Compared to around $10 trillion being spent on this crisis $35 billion would fund 5 years of social protection for the 28 poorest countries and build both a basic economy and resilience against the next crisis. Every dollar after that would assist coverage in other countries. If we can’t exercise global solidarity and share resources now for health and income support now, then when?
And of course we condemn those governments that refuse to cooperate with unions at home or with other countries internationally as well as those who deny the reality of the pandemic, or allow violence and human rights abuses at enormous cost to their own people. The ITUC and it members will stand in solidarity against these attacks.
ACTRAV INFO: Furthermore, what are the important policy measures in the medium term to ensure that the impact of the economic crisis on workers around the globe is mitigated?The world already faces a convergence of crises.
We have massive inequality driving an age of anger with civil unrest and a distrust in democracy that was already recognised as a major risk to economies;
The climate emergency is and will remain an imperative for action to save human beings from extinction;
Progress on every indicator has stalled for women and violence against women remains largely unchecked;
Racism and xenophobia are on the rise as a tool of fear on which far-right politics are built;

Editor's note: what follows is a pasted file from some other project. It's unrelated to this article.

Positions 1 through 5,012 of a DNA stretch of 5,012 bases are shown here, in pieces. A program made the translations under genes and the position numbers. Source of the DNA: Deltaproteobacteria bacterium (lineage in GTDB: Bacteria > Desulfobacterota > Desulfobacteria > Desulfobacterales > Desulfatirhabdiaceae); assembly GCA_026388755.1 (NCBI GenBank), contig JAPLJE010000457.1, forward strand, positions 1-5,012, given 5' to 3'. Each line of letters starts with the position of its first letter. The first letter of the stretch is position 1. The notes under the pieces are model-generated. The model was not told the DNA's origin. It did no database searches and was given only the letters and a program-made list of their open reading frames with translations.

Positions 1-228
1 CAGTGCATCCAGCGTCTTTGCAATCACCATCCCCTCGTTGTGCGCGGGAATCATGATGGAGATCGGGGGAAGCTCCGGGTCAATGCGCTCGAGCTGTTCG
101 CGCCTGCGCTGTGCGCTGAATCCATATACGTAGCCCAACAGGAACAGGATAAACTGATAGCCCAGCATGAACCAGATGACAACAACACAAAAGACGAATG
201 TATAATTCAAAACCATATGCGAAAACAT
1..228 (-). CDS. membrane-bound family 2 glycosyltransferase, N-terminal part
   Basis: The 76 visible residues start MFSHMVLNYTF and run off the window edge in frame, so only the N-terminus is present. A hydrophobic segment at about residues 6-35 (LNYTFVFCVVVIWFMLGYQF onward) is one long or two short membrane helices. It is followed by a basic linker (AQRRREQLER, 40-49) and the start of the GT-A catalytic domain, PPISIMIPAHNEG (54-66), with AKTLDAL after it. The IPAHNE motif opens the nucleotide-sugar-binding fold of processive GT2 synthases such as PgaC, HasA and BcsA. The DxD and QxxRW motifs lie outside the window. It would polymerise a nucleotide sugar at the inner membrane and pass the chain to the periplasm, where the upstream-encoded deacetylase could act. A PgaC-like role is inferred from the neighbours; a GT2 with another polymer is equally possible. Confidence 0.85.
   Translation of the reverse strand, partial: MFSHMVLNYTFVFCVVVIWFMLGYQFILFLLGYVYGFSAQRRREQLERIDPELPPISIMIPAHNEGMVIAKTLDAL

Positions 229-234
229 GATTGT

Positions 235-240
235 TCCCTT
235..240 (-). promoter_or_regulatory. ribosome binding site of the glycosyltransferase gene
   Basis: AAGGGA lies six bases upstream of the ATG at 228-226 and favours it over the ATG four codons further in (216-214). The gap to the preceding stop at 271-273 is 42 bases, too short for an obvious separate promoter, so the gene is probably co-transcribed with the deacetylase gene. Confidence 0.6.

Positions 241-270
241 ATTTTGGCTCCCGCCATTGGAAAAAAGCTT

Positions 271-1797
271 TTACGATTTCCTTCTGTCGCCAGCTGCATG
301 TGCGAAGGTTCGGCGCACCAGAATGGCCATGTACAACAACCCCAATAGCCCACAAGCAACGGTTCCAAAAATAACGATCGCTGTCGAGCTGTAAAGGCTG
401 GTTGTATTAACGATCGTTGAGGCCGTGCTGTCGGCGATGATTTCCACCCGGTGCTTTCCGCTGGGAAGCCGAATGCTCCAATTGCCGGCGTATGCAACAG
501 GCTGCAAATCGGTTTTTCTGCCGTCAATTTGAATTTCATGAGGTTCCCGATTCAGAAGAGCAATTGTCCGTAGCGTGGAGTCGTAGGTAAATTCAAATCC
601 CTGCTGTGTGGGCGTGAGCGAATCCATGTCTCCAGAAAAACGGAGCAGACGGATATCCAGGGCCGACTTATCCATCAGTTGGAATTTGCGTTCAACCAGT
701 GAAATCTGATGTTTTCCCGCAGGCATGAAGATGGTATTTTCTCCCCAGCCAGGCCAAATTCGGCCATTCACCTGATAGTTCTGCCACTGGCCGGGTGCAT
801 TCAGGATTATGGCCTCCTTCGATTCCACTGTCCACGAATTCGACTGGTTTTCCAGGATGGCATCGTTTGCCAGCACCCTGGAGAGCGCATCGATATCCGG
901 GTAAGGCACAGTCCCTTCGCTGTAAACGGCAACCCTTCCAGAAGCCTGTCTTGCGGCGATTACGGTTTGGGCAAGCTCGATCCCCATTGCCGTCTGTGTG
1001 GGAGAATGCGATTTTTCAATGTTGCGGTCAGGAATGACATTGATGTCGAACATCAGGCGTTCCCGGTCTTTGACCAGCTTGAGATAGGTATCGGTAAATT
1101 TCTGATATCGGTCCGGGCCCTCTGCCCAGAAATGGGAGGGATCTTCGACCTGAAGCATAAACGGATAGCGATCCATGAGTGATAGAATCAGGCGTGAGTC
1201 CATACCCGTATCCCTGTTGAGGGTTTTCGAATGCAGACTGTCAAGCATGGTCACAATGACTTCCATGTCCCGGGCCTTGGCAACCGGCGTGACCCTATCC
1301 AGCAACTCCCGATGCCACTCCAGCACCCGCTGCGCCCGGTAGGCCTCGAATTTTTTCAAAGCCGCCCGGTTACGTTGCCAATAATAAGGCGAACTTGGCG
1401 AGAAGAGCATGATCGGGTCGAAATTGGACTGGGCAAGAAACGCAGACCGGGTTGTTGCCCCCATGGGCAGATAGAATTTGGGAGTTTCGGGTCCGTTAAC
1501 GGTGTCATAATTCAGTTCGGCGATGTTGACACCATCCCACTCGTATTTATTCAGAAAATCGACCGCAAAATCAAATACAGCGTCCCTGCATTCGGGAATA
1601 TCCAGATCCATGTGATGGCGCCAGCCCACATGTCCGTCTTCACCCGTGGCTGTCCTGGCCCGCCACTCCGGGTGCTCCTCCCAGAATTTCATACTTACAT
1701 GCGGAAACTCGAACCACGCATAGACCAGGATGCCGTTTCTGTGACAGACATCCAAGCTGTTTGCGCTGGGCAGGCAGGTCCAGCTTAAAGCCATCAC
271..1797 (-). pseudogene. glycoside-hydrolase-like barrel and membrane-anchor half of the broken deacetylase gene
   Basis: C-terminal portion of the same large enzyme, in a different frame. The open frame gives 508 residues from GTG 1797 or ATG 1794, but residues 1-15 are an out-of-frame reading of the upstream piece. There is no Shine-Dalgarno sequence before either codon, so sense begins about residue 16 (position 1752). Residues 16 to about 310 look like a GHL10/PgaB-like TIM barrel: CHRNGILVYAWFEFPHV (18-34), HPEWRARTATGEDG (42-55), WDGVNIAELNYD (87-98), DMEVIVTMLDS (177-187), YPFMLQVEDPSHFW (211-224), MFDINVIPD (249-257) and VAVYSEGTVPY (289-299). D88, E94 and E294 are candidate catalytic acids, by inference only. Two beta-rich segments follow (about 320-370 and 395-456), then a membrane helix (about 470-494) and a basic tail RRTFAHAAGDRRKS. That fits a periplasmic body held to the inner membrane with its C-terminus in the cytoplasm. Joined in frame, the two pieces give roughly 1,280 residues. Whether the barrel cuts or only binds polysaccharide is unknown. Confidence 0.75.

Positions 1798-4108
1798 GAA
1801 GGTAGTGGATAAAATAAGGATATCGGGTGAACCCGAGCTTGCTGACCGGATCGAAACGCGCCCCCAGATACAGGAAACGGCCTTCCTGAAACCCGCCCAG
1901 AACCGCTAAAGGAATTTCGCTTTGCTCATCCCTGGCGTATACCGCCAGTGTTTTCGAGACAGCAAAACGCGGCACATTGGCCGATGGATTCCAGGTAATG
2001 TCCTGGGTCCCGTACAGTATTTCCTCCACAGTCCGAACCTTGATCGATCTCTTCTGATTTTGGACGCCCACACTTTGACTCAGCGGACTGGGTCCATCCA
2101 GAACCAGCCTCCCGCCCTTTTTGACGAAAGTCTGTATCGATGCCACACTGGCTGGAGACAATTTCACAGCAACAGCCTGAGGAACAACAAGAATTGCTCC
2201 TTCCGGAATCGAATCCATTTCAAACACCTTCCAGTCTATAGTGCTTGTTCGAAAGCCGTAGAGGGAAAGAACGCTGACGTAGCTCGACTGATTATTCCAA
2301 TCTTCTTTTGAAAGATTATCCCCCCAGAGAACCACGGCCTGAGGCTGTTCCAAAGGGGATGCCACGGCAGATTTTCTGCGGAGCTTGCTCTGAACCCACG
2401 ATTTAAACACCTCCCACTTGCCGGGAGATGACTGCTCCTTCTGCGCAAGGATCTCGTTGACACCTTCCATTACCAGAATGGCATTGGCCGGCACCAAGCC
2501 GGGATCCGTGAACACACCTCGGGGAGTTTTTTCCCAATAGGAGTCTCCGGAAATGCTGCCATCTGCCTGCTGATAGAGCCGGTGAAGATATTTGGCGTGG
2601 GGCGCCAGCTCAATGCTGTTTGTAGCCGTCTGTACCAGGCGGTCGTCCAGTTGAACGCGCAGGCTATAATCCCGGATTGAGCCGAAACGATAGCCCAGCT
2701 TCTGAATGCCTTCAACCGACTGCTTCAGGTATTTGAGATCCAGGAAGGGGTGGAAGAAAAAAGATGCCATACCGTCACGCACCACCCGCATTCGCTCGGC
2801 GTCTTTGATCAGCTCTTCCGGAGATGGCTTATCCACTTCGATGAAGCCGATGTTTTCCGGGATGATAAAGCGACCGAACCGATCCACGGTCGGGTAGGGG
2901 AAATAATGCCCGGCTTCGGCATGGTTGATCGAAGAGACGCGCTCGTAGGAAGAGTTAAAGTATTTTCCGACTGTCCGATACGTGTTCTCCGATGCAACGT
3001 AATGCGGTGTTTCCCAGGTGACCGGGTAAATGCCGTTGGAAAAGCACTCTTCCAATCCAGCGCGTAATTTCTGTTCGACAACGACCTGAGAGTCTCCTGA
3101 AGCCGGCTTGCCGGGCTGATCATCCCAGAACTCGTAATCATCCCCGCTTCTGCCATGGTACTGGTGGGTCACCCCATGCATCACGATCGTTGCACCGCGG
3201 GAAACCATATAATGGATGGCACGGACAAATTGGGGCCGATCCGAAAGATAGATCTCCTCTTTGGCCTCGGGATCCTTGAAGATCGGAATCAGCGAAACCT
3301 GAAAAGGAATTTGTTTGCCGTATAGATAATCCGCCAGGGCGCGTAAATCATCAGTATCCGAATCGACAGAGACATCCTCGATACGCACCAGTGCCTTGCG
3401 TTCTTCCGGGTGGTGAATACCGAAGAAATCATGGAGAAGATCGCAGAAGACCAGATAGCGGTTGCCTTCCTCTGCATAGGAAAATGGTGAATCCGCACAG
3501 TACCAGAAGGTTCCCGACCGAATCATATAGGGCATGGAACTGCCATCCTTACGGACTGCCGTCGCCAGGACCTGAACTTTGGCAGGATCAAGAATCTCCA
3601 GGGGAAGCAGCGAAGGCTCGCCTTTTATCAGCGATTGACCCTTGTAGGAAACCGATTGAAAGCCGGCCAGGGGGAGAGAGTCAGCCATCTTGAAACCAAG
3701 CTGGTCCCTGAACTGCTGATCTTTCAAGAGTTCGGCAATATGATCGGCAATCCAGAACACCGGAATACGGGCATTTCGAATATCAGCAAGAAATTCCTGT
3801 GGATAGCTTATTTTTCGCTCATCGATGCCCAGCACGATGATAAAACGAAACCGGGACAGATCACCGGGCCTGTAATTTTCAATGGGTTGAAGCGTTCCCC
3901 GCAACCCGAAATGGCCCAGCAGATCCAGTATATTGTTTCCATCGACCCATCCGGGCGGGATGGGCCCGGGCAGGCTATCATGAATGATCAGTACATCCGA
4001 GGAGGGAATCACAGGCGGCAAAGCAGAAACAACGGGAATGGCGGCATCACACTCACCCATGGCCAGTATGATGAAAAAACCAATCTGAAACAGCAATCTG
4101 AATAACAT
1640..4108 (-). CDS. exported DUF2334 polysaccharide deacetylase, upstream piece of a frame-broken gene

We are facing the choices associated with the best and worst impacts of technology; and
Multilateralism is in crisis as people lose trust in globalisation.
And now we have Covid-19.
As we look to recovery and building resilience against future crisis events no one can be left behind this time. Massive investment in public health and in care is vital to ensure that all have access and that full respect for the rights of all workers is ensured.
Thus re-launching of the global economy must ensure robust public services with three other critical objectives:
- Jobs: Millions of jobs are being destroyed. Full employment must be the goal, with decent work for all, healthy and safe conditions, an end to precarious work and formalisation of informal work.
- Incomes: The wage share of the global economy has been falling for decades and risks plummeting with this crisis. Minimum living wages must be in place everywhere, the right to collective bargaining has to be ensured for all workers and the gender pay gap must be closed.